Science Says Quitting Exercise Negatively Affects Your Body And Brain
Sometimes, getting off your couch and onto a StairMaster is a lot harder than it seems.
And that diet you've been telling yourself you would "start tomorrow" every single day for the past three years: What ever happened to that?
In all honesty, it's just too easy to get bogged down by the pressures of life and stress and avoid a healthy lifestyle when fast food or cheap delivery services are just a click away.
Still, the importance of eating right and working out is abundantly clear in scientific research, and one new study emphasizes just how necessary working out is for our long-term health.
A study collected health data from 10 sets of twins who had split in their lifestyles: One was more active and regularly worked out while the other had stopped exercising due to time constraints or alternative commitments.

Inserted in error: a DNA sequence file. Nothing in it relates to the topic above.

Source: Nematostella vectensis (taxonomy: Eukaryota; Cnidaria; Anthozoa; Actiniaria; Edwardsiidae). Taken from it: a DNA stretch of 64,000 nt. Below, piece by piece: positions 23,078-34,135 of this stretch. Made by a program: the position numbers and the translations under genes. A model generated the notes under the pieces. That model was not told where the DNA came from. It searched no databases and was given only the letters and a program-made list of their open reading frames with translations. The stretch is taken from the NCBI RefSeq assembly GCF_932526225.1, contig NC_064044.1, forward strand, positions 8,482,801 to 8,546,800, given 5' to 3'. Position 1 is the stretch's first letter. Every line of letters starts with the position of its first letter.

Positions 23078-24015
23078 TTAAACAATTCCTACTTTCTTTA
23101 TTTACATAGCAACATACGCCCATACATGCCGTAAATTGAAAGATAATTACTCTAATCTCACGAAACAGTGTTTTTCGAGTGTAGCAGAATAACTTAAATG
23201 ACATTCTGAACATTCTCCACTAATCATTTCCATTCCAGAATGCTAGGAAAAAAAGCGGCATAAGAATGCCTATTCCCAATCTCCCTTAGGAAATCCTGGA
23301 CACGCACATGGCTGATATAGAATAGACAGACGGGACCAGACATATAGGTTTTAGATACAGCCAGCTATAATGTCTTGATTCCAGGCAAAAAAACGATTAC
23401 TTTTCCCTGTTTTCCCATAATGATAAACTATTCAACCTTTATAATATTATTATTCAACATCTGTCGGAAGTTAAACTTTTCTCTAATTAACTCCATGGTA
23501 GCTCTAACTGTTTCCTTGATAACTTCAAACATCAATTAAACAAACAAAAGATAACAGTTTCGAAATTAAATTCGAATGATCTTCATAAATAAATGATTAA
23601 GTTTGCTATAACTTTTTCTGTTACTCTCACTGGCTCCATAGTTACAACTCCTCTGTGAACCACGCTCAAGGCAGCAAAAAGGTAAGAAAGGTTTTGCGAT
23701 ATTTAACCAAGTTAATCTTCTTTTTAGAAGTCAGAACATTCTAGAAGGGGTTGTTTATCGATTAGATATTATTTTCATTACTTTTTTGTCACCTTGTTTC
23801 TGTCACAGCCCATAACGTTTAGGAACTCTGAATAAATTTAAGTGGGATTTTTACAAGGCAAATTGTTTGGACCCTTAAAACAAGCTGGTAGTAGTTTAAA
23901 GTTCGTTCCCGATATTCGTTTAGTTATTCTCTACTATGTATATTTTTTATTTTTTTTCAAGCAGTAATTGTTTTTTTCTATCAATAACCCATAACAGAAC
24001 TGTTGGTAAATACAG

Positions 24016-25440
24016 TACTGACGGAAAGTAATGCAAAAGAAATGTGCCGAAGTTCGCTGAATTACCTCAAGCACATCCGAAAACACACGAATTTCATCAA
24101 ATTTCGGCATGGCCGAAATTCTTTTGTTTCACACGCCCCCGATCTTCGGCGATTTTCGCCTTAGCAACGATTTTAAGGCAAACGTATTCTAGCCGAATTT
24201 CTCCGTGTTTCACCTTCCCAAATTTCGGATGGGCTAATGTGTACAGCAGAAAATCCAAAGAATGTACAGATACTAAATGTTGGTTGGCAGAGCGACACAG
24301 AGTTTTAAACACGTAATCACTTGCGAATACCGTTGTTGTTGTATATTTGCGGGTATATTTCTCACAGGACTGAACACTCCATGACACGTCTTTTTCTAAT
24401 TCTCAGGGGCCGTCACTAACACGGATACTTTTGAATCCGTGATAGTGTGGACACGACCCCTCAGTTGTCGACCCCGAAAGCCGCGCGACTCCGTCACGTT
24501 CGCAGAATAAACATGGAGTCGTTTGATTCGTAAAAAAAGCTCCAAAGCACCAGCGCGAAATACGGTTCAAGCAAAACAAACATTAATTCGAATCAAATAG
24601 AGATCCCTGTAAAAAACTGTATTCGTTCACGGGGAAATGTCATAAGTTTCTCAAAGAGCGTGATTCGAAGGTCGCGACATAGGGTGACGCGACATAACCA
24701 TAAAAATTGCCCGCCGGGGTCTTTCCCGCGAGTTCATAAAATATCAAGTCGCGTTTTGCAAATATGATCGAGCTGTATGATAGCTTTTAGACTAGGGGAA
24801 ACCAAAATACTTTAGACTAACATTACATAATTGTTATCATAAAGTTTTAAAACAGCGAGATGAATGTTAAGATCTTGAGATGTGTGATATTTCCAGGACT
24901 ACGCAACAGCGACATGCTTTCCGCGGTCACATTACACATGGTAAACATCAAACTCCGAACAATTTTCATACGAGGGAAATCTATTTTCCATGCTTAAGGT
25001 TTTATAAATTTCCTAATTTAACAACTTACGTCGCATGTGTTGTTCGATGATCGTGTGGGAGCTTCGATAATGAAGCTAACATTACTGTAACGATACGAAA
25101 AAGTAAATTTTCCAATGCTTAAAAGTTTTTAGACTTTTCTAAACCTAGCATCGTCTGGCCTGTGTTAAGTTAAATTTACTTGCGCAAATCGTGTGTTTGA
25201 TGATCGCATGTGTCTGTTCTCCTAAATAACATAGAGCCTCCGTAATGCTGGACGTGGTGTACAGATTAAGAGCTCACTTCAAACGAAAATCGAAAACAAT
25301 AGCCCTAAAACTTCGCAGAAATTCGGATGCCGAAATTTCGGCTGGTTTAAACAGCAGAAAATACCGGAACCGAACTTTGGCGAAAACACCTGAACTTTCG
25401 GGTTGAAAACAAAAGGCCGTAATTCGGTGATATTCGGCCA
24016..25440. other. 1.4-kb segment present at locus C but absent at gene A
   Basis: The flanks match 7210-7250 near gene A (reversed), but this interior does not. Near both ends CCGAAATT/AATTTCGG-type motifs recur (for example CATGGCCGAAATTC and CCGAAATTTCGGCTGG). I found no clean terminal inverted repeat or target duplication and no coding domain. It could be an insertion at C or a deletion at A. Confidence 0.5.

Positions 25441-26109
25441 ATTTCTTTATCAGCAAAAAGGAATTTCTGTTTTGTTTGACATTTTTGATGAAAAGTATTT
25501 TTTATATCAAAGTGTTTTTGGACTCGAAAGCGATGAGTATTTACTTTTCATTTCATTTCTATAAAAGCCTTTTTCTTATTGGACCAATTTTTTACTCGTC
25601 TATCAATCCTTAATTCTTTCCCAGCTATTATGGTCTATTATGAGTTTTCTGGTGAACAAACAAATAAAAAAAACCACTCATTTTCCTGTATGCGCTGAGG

The twins who had not exercised regularly were seven pounds heavier on average, had less stamina and endurance in working out and even showed early signs of metabolic diseases from living sedentary lifestyles.
What's more, it seems the twins who maintained a regularly healthy lifestyle, which consists of working out about twice a week, were more mentally fit, too.
Their brains appeared to have more gray matter (responsible for information processing) in the parts that control balance and motor function, Yahoo! Health reports.
So maybe this will finally motivate us to take the plunge and join the gym around the block -- right after this episode of "The Jinx."